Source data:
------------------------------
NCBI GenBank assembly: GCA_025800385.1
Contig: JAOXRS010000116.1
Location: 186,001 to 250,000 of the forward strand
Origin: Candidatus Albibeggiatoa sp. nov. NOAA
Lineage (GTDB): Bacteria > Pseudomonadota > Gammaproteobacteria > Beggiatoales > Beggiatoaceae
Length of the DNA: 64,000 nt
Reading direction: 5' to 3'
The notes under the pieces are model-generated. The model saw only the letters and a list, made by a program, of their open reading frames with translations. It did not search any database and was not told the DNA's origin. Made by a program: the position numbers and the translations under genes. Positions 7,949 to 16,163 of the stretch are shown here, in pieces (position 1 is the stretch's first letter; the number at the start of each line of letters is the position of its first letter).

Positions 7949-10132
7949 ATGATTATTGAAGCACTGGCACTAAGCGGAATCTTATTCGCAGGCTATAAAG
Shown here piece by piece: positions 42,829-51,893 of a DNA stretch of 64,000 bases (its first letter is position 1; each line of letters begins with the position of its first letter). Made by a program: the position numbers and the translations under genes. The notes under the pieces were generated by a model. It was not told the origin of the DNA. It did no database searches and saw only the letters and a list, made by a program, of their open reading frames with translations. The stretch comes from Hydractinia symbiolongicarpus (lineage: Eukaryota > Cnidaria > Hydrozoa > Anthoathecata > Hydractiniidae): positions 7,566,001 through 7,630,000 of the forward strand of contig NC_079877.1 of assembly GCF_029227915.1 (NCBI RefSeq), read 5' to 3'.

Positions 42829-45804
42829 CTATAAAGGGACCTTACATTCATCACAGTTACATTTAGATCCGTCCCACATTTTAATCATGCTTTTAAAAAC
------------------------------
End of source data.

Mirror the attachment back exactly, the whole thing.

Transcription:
NCBI GenBank assembly: GCA_025800385.1
Contig: JAOXRS010000116.1
Location: 186,001 to 250,000 of the forward strand
Origin: Candidatus Albibeggiatoa sp. nov. NOAA
Lineage (GTDB): Bacteria > Pseudomonadota > Gammaproteobacteria > Beggiatoales > Beggiatoaceae
Length of the DNA: 64,000 nt
Reading direction: 5' to 3'
The notes under the pieces are model-generated. The model saw only the letters and a list, made by a program, of their open reading frames with translations. It did not search any database and was not told the DNA's origin. Made by a program: the position numbers and the translations under genes. Positions 7,949 to 16,163 of the stretch are shown here, in pieces (position 1 is the stretch's first letter; the number at the start of each line of letters is the position of its first letter).

Positions 7949-10132
7949 ATGATTATTGAAGCACTGGCACTAAGCGGAATCTTATTCGCAGGCTATAAAG
Shown here piece by piece: positions 42,829-51,893 of a DNA stretch of 64,000 bases (its first letter is position 1; each line of letters begins with the position of its first letter). Made by a program: the position numbers and the translations under genes. The notes under the pieces were generated by a model. It was not told the origin of the DNA. It did no database searches and saw only the letters and a list, made by a program, of their open reading frames with translations. The stretch comes from Hydractinia symbiolongicarpus (lineage: Eukaryota > Cnidaria > Hydrozoa > Anthoathecata > Hydractiniidae): positions 7,566,001 through 7,630,000 of the forward strand of contig NC_079877.1 of assembly GCF_029227915.1 (NCBI RefSeq), read 5' to 3'.

Positions 42829-45804
42829 CTATAAAGGGACCTTACATTCATCACAGTTACATTTAGATCCGTCCCACATTTTAATCATGCTTTTAAAAAC